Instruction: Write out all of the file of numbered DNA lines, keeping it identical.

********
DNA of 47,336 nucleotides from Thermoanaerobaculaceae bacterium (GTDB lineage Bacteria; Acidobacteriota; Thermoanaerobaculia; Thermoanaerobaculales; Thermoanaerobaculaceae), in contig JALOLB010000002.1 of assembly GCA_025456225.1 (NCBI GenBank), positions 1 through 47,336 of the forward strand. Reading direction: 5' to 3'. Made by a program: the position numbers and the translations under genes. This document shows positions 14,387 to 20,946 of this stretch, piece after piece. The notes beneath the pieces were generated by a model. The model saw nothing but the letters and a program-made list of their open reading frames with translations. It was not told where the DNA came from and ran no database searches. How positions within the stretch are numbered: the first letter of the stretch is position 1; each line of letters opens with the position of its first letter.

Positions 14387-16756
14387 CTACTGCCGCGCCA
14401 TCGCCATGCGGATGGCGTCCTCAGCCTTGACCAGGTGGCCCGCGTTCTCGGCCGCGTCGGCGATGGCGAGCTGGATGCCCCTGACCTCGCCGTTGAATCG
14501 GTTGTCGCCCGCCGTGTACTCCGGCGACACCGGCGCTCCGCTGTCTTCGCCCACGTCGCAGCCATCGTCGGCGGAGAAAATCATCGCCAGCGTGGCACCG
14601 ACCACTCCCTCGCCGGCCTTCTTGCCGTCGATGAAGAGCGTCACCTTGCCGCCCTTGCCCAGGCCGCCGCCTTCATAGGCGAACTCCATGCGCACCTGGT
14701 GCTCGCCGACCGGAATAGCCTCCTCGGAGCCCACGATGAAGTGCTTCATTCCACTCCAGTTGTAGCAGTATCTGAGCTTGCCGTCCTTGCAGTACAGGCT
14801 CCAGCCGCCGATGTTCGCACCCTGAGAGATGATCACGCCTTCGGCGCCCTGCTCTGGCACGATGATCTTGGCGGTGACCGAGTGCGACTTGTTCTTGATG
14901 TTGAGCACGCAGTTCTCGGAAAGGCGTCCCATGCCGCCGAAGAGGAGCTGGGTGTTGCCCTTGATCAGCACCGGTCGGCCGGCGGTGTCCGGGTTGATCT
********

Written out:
DNA of 47,336 nucleotides from Thermoanaerobaculaceae bacterium (GTDB lineage Bacteria; Acidobacteriota; Thermoanaerobaculia; Thermoanaerobaculales; Thermoanaerobaculaceae), in contig JALOLB010000002.1 of assembly GCA_025456225.1 (NCBI GenBank), positions 1 through 47,336 of the forward strand. Reading direction: 5' to 3'. Made by a program: the position numbers and the translations under genes. This document shows positions 14,387 to 20,946 of this stretch, piece after piece. The notes beneath the pieces were generated by a model. The model saw nothing but the letters and a program-made list of their open reading frames with translations. It was not told where the DNA came from and ran no database searches. How positions within the stretch are numbered: the first letter of the stretch is position 1; each line of letters opens with the position of its first letter.

Positions 14387-16756
14387 CTACTGCCGCGCCA
14401 TCGCCATGCGGATGGCGTCCTCAGCCTTGACCAGGTGGCCCGCGTTCTCGGCCGCGTCGGCGATGGCGAGCTGGATGCCCCTGACCTCGCCGTTGAATCG
14501 GTTGTCGCCCGCCGTGTACTCCGGCGACACCGGCGCTCCGCTGTCTTCGCCCACGTCGCAGCCATCGTCGGCGGAGAAAATCATCGCCAGCGTGGCACCG
14601 ACCACTCCCTCGCCGGCCTTCTTGCCGTCGATGAAGAGCGTCACCTTGCCGCCCTTGCCCAGGCCGCCGCCTTCATAGGCGAACTCCATGCGCACCTGGT
14701 GCTCGCCGACCGGAATAGCCTCCTCGGAGCCCACGATGAAGTGCTTCATTCCACTCCAGTTGTAGCAGTATCTGAGCTTGCCGTCCTTGCAGTACAGGCT
14801 CCAGCCGCCGATGTTCGCACCCTGAGAGATGATCACGCCTTCGGCGCCCTGCTCTGGCACGATGATCTTGGCGGTGACCGAGTGCGACTTGTTCTTGATG
14901 TTGAGCACGCAGTTCTCGGAAAGGCGTCCCATGCCGCCGAAGAGGAGCTGGGTGTTGCCCTTGATCAGCACCGGTCGGCCGGCGGTGTCCGGGTTGATCT